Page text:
On Sunday night, The Revenant was awarded three Golden Globes. One for Leonardo DiCaprio’s performance, another for Alejandro G. Iñárritu’s direction, and one for the film overall. Yes, the Golden Globes are meaningless. And yes, The Martian is not a comedy. But The Revenant is one of the best films of the year.
It is also a film that should only be seen in theaters. Unlike most films, The Revenant was shot using natural light, which means that if the cast and crew could not get the right light for a scene one day, they would have to try it again the next. Iñárritu’s determination paid off, because the film makes audiences feel the freezing winter with breathtaking visuals and color that can only be done justice on a large theater screen. The wilderness is present to a fault, making the film’s score feel out of place, reminding audiences where they really are.
An adaptation of The Revenant: A Novel of Revenge by Michael Punke, the film’s plot is at times its weakest link. After being gravely injured by a bear in one of the most intense and realistic scenes of cinema this past year, Hugh Glass (Leonardo DiCaprio) is incapable of stopping John Fitzgerald (Tom Hardy) from murdering his son (Forest Goodluck) and leaving Glass for dead. Glass faces insurmountable odds, fighting against man and nature, for the sake of revenge for his boy.
Leonardo DiCaprio may finally win his Academy Award as his character metamorphoses into the bear that nearly killed him. In a feral performance, DiCaprio is at times superhuman, surviving on instincts more akin to animals than humans. As his desperation and rage grow, so does the madness of Tom Hardy, who is equally brilliant. Along with strong performances by Domhnall Gleeson and Will Poulter, the cast manages to breathe new life into characters that aren’t necessarily original.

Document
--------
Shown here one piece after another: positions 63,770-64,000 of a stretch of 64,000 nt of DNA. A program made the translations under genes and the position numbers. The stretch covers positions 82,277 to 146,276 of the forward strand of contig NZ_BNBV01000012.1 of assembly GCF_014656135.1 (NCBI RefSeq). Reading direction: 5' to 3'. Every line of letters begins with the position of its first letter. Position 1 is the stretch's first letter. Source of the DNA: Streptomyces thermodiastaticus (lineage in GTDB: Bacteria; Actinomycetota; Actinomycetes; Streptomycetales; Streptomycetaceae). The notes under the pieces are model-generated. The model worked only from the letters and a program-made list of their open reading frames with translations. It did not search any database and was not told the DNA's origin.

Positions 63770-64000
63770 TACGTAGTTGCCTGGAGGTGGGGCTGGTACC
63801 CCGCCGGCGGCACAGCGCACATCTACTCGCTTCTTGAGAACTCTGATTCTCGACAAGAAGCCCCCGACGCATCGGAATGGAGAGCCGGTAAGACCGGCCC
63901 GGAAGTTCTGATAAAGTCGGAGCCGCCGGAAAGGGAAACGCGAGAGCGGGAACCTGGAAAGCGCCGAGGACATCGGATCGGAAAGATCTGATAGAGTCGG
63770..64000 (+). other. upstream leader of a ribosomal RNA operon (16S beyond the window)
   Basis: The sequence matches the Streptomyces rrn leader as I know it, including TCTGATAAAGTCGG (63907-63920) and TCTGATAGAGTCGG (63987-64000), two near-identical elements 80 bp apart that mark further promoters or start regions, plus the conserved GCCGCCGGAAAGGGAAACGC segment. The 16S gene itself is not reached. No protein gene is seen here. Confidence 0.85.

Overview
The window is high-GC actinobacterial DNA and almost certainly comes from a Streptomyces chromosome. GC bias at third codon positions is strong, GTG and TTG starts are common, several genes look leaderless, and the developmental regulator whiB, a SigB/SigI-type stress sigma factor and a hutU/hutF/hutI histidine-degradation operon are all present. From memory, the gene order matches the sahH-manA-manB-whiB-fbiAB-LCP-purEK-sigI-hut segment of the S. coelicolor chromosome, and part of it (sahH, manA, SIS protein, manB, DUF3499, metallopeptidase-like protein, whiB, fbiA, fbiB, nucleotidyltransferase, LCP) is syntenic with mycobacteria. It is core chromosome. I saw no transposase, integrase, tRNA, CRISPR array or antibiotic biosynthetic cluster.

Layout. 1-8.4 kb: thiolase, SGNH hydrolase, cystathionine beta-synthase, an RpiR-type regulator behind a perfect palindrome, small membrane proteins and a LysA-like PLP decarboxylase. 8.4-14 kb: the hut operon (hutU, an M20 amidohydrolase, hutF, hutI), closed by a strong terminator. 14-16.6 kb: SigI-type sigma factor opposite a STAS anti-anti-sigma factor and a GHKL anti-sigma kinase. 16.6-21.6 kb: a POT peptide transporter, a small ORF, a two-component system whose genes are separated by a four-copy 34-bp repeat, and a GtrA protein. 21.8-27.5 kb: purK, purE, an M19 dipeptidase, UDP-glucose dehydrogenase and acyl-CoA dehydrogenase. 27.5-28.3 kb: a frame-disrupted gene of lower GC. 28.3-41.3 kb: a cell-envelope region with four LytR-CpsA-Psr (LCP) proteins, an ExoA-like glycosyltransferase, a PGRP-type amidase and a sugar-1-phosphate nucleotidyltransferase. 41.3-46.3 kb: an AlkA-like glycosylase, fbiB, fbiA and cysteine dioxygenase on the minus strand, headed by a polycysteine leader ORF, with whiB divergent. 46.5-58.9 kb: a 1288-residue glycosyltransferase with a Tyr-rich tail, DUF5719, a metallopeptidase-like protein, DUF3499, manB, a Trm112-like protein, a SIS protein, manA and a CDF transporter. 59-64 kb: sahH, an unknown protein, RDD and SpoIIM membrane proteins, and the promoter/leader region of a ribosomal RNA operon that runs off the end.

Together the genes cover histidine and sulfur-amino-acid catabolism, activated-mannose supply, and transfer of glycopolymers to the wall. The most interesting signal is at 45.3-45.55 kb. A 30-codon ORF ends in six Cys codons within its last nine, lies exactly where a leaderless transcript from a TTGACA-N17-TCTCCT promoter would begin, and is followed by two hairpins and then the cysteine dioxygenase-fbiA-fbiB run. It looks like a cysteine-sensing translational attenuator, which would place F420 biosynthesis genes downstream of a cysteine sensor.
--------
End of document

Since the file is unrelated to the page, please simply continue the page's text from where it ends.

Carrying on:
Which brings us back to the film’s weakness: the story. Without the talents of Iñárritu, the cast and the crew, the film would have been a B movie. One does not come out of The Revenant thinking about the characters or the story. What stays with them is the film’s beautiful cinematography and the performances. The dialogue is minimal and the film could have gone without it if Iñárritu was up for the challenge.
In some ways, The Revenant is as much The Hateful Eight’s opposite as it is similar. Both are set after the American Civil War with the freezing Midwest as their backdrop. Both were created by incredibly talented people. Both are violent and severe. Where they differ is in the story and direction. The Hateful Eight may be unique, but its focus on gore and irredeemable villains makes it unwatchable. The Revenant is a familiar story that focuses on beauty and explores the inner strength of one man in a ruthless world. Unlike The Hateful Eight, it is a film that leaves you satisfied.
The Revenant was released nationwide January 8, 2016.